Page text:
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Yeti On Horseback - The Great Dying album mp3

Yeti On Horseback - The Great Dying album mp3

Performer: Yeti On Horseback
Title: The Great Dying
Released: 2016
Style: Doom Metal, Stoner Rock, Heavy Metal, Progressive Metal
Category: Rock
Album rating: 4.9
Votes: 307
Size MP3: 1839 mb
Size FLAC: 1645 mb
Size WMA: 1108 mb
Other formats: WMA ASF AHX VQF DTS XM AC3


1 Tree of Death 9:02
2 Viking Mushroom Tea 13:31
3 Fables and Lies 10:40
4 Lynch (A Prelude) 2:31
5 Elephant Man 12:15
6 Dragged Down to Hell 12:53


  • Additional Editing by – Darren Mcgill
  • Additional Vocals – Jojo Worthington (tracks: 5), Vow of Thorns (tracks: 2)
  • Album Design by – Kevin Hawthorne
  • Artwork By – Jeremy Famir
  • Bass – Nik Smith
  • Drums, Percussion – Sam Roberts
  • Lead Guitar – Matt Snell
  • Lyrics By, Lead Vocals, Rhythm Guitar – Ryan Pelkey
  • Mastered By – Peter Letros
  • Producer, Engineer, Mixed By – Michael "Musashi" Marucci


Recorded at Sonic Zen Studios, London Ontario Canada

drumsofdoom Excellent doom metal album. What else needs to be said? Great from start to finish. Artwork by: Jeremy Famir Album Design by: Kevin Hawthorne. Additional vocals:, Viking Mushroom Tea: Vow of Thorns, Elephant Man: Jojo Worthington. ambient angry doom doom metal hate metal noise satan sludge stoner ambient metal cunt doom metal sludge metal stoner metal London.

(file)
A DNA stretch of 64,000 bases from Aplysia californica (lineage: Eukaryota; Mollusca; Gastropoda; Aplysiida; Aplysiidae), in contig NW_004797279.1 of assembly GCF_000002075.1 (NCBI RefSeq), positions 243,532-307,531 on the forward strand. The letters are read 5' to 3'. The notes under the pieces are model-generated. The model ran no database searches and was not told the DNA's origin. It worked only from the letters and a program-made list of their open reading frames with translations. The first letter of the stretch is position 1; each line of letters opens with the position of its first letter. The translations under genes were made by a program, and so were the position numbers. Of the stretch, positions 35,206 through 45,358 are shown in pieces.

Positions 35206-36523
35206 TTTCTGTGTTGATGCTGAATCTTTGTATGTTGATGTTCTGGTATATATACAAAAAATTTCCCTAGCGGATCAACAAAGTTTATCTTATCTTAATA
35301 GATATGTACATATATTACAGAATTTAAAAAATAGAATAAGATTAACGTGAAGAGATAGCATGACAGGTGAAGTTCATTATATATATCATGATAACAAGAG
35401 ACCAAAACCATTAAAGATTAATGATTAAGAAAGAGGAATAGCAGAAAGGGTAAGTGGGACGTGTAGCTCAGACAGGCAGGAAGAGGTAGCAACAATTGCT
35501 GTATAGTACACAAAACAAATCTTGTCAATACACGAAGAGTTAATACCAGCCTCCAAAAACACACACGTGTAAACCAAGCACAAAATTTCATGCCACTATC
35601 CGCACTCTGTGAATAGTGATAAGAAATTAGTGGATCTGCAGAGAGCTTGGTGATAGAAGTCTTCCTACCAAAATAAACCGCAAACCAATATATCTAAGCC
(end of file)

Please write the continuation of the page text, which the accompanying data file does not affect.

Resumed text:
drumsofdoom Excellent doom metal album.

We will return to writing and creating as our minds are full of uncertainty and hate. Fans should prepare to hear doom metal as they never have before, as Yeti on Horseback ride forward reinforcing their godlessly savage mantra, Tune Low, Play Slow. Most doom bands dick around and waste time. Yeti On Horseback make you suffer.

Download The Great Dying by Yeti on Horseback on the independent record store by musicians for musicians. Yeti on Horseback is an almighty roaring musical beast that refuses to be silenced and lives to give audiences an alternative perspective on modern metal. Their sound contains howling vocals over doom-laden riffs that slice through the heart of formulaic music and hail bands like Sleep, Electric Wizard, Yob and the Melvins.

Yeti on Horseback plays with a stark, dense minimalism, daring you to sit through their bleak and nihilistic experience. I have had the pleasure of experiencing the Yeti in the flesh, but many have not, and this is the first full glimpse of its ways offered to the general public. The other four tracks are the meat of the album, all adhering to the style they established with "Dragged Down to Hell", which is the oldest track here, if I'm not mistaken. It's the only one I was familiar with prior to this release, anyway. Doom metal drummers are perhaps not particularly flashy or complex, but who said they had to be? Serving as placeholders that maintain and build the atmosphere, the drums on The Great Dying do their job well.